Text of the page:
# Train for 100 epochs

for i in range(100):
preds = model(inputs)
loss = mse(preds, targets)
loss.backward()
with torch.no_grad():
w -= w.grad * 1e-5
b -= b.grad * 1e-5
w.grad.zero_()
b.grad.zero_()

In this loop, should not we must calculate loss after adjusting w and b .I am getting doubt that each time we adjust w grad zero how are we calculating new grad as we are not taking new random w(weight).

If I’m understanding your question correctly:

• `loss.backward()` calculates new gradients
• `w -= w.grad * 1e-5` & `b -= b.grad * 1e-5` adjust your weights
• `w.grad.zero_()` & `b.grad.zero_()` reset the gradients to zero because otherwise, when the for loop goes into its next iteration, it would add the newly calculated gradient to the existing gradient values.

As you can see from the above, we are:

• getting predictions, then
• calculating loss, then
• calculating gradients, then
• then adjusting our weights, then
• resetting gradients for our next calculation.

The reason you do it in that order instead of re-calculating losses after adjusting the weights and biases is your predictions have not changed, and so your loss has not changed. Does this clear up your confusion?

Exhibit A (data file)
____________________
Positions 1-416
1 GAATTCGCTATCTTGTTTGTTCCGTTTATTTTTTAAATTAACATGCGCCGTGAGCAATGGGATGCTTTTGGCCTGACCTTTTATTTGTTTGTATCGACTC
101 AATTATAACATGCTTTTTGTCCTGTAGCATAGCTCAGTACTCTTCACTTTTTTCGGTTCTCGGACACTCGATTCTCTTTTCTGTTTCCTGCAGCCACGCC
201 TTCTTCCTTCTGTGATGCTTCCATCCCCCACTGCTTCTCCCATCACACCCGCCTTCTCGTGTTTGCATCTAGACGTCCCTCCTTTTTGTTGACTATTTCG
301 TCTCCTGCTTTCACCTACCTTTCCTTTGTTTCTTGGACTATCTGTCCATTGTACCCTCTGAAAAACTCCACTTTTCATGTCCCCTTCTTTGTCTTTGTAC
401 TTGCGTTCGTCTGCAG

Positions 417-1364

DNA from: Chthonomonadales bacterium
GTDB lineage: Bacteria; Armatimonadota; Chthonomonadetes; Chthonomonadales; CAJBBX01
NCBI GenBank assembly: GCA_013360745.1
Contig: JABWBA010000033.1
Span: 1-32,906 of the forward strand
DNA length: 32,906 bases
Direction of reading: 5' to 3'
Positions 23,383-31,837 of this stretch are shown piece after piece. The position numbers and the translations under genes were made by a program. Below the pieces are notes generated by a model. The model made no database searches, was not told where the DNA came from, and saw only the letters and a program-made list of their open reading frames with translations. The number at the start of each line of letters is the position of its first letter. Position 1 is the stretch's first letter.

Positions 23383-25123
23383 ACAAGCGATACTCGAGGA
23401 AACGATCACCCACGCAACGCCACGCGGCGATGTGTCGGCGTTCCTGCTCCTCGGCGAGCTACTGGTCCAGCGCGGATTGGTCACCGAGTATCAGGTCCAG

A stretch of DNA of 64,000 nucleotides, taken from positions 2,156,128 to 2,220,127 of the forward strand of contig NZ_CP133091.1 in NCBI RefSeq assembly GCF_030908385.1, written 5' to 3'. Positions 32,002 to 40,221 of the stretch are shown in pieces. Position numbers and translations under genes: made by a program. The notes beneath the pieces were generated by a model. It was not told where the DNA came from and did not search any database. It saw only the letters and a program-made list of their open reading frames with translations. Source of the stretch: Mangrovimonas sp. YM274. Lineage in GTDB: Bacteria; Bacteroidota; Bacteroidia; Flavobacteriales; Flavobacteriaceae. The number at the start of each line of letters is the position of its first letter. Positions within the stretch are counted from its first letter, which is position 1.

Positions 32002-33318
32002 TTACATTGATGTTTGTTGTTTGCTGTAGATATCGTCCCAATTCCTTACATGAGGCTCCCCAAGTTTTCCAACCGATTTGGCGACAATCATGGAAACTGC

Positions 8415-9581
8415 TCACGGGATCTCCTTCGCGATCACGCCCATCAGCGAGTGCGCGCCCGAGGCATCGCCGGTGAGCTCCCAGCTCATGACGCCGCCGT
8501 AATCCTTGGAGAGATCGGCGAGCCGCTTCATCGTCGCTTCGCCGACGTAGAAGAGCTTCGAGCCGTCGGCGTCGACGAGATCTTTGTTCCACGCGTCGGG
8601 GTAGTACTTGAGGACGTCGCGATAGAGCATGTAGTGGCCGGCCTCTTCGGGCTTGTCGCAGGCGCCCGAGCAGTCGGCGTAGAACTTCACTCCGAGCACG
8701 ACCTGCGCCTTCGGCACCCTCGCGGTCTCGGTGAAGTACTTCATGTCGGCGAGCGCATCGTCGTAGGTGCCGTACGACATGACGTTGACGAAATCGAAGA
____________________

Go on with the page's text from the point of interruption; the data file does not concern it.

1 Like

Naah , we’ll have to calculate loss first to find out the d(loss) w.r.t w,b.
After calculating loss the gradients are then multiplied to the learning rate
(w -= w.grad * 1e-5
b -= b.grad * 1e-5)
and which gives the new weight and bias.
in order to find these gradients we"ll have to get the loss.
And after getting the loss and reassigning the weights and bias , then after every batch or epoch we will predict the loss with these new bias and weights.

If you are thinking about initializing weights and bias, they are set to normal random values to avoid stucking of gradient descent(in our case) at local minima

1 Like